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Managing risk when using herbicides and cover crops in corn and soybean

When adding cover crops into a corn and soybean production system, one challenge is herbicides with residual activity may interfere with the establishment and growth of cover crops.

However, residual herbicides are a key weed management tool, especially for managing herbicide-resistant weeds and combating waterhemp and other weeds with extended emergence patterns.

By paying careful attention to herbicide labels, cover crop selection, research results and the timing of herbicide application and seeding, you can help increase your odds of successfully incorporating cover crops into corn and soybean systems.

More farmers are seeding cover crops into corn and soybean. Annual rye, radish, turnips and hairy vetch were broadcast-seeded into this field around the V7 stage of corn.

Grazing or harvesting cover crops for feed or forage

Any rotational or plant-back restrictions listed on the label must be followed if you graze or harvest cover crops for feed or forage. The herbicide label is a legal document and instructions must be followed to avoid violating federal law.

Many herbicides have rotational restrictions, which specify the length of time until a crop can be planted in the same field after application.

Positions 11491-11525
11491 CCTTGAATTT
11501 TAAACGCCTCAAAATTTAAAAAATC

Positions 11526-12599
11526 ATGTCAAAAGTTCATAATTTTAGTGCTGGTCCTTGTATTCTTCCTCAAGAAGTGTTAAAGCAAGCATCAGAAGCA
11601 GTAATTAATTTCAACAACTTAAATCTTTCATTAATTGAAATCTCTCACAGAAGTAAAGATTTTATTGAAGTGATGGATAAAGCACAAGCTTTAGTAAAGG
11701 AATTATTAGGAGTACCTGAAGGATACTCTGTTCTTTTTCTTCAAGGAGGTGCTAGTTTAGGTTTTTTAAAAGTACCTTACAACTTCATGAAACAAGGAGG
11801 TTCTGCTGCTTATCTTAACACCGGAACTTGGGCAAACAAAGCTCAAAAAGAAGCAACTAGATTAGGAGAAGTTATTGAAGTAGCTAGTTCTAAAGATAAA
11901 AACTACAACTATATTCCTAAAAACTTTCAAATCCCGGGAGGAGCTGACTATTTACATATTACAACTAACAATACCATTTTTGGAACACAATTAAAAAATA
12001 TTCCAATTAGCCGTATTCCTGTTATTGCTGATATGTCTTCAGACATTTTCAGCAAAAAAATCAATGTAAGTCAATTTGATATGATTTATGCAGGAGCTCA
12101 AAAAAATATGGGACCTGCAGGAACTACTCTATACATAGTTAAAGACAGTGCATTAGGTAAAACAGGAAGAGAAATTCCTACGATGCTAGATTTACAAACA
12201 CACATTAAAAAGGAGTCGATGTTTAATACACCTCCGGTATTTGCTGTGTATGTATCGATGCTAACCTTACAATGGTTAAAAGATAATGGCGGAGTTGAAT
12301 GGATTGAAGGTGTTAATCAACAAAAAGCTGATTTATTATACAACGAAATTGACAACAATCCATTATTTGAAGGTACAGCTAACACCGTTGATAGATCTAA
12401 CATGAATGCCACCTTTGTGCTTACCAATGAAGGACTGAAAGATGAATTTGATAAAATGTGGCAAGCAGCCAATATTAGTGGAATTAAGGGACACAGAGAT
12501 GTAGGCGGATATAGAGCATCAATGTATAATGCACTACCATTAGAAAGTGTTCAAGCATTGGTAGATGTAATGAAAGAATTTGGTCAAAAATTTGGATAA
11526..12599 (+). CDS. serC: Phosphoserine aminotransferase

Rotational restrictions are placed on herbicide labels to protect the food chain from pesticide residues and/or the succeeding crop from injury. If a rotational restriction isn’t listed for a particular cover crop, the rotational restriction listed for “other crops” must be followed.

More about rotational restrictions of corn and soybean herbicides:

As always, refer to the product label for the most up-to-date information.

There’s more flexibility if the cover crop won’t be grazed or harvested. The farmer assumes all risk of injury to the cover crop if label restrictions aren’t followed, but there would be no legal issue of trying to sell an adulterated crop because the cover crop isn’t entering the food or feed chain.

Rotational restrictions listed on the label must be followed if the cover crop will be grazed or harvested. If the cover crop will not be grazed or harvested, a farmer has more flexibility. In this case, however, the farmer assumes all risk of injury to the cover crop if label restrictions are not followed.

If you won’t graze or harvest the cover crop

If the cover crop won’t be grazed or harvested and the cover crop isn’t listed on the herbicide label, consider the following six criteria to help reduce the risk of crop injury while increasing the potential for successful cover crop establishment.


Lizabeth Stahl, Extension educator


Document reviewed by Jeff Gunsolus, Extension agronomist and Jill Sackett-Eberhart, former Extension educator.

Photo credit: Lizabeth Stahl.

Product names are listed for reader convenience. Inclusion isn’t intended as an endorsement, while absence doesn’t imply disapproval.

Reviewed in 2018

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